#5810

Laura Broadwater
Participant
@Laura

I feel like what jumped off the pages at me was self-care.  This past week patients laid with covers up to their nose only peeping out with their eyes from fear that caregivers entering the room would make them sick.  Our governor used the term “pollinator.”  People understood that term fearing clinical staff would not used good hand hygiene and contaminate them.  Patients also did not understand the Covid19 patients are in a locked unit, not dispersed throughout the hospital, staff would not see a C19 patient and then see other patients.  Education has been so helpful in alleviating anxiety.  There are physicians who are concerned for their own health and it shows.  There were staffing changes in the spiritual care department where I work which have brought another unseen stress.  Fast change is not normal to my system, nor do I imagine that it is normal to any one.  I like gradual change and adaptation.  This current health care crisis did not allow for this natural process to change.  The country changed whether we were buying in to the system or not.  No one assessed the country to see where we were in the change cycle.  Practicing self-care is vital to remaining healthy.  I find people are exploring new options to cope with this current change.  I am encouraging patients to read, FaceTime, make phone calls, work crossword and puzzle booklets, participate in therapy, write down one good thing per day, etc.

My heart felt very heavy this week.  In the midst of codes and normal hospital life and death situations there is this ominous unknown factor of what the “peak” will look like for us.  Here in Kentucky, it has a been reported that because the governor began a rigorous scale back in public interaction, the “peak” will be more flat.  Staff seem to be very appreciative of chaplain support.  We have passed a “Tending to the Spirit” out each week.  Staff have responded very well to that physical written word or prayer and support.  Staff have asked for Blessings of hands.  This simple ritual done without touching brings empowerment to them in the midst of chaos.  If nothing else it brings a moment to refocus on their own breathe and gift of hands.  I have been provided the opportunity to begin to reach out with Bluejeans this week. This avenue of Telehealth will be new to me.  I am grateful for the opportunity since part of my population need to debrief their emotions without family support.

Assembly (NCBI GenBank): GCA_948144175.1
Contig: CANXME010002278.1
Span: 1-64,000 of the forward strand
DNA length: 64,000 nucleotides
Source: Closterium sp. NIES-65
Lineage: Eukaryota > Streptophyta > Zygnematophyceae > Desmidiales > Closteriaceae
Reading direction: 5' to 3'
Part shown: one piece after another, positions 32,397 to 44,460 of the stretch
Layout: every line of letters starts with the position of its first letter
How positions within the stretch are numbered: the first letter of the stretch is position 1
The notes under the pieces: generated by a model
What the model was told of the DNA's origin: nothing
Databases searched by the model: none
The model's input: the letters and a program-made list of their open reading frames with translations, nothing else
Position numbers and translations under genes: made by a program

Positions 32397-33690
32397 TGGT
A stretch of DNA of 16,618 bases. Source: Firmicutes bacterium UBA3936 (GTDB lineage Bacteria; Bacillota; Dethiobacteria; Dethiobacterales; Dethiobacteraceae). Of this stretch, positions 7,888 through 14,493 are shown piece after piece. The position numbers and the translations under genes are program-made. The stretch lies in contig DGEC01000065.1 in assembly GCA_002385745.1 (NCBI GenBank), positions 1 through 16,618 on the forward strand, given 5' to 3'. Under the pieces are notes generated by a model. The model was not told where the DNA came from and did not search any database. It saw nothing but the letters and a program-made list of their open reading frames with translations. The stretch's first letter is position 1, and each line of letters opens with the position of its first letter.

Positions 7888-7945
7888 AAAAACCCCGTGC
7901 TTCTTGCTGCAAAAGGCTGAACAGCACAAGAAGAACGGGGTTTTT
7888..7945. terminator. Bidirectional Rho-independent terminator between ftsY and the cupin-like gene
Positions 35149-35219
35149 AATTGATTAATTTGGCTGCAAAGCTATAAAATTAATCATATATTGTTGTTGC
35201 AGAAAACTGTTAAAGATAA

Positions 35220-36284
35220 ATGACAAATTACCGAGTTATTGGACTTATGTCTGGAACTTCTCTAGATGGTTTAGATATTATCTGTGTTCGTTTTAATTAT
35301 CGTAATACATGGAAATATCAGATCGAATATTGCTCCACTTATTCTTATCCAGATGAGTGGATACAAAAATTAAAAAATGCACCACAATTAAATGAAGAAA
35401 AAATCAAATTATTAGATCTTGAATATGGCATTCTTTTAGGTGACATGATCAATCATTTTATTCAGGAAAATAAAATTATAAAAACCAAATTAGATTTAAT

I appreciate Wally’s terms of onions and ogres.  He processed the terms which were laid out well.  Thank you, Wally.  Like Peter a new layer of quiet has been added to my office work. Where once as chaplains we processed together, the stress is too fragile to process much right now.  So the quiet has come about.  We were able to find a day to eat together and another day to join in dessert together which allowed us as chaplains to lay aside our roles just to be together.  We were appropriately spaced.  I feel like in our office is also a plant that we as staff created together sometime ago that is a physical representation of hope.  We put together a ritual of grief in the plant with rocks and shells buried in the pot.  It is also surrounded by those objects.  Those were a joint process of grieving past and creating future.  If find this current situation creates opportunity to think out of the box to trust the power of ritual and what we hold in core values as true to look with hope that everything comes to pass, even burn out.  After the forest fire, there is new growth, new life, new journey.  This has been a well-timed and needed group for me.  Thank you all so very much!  Laura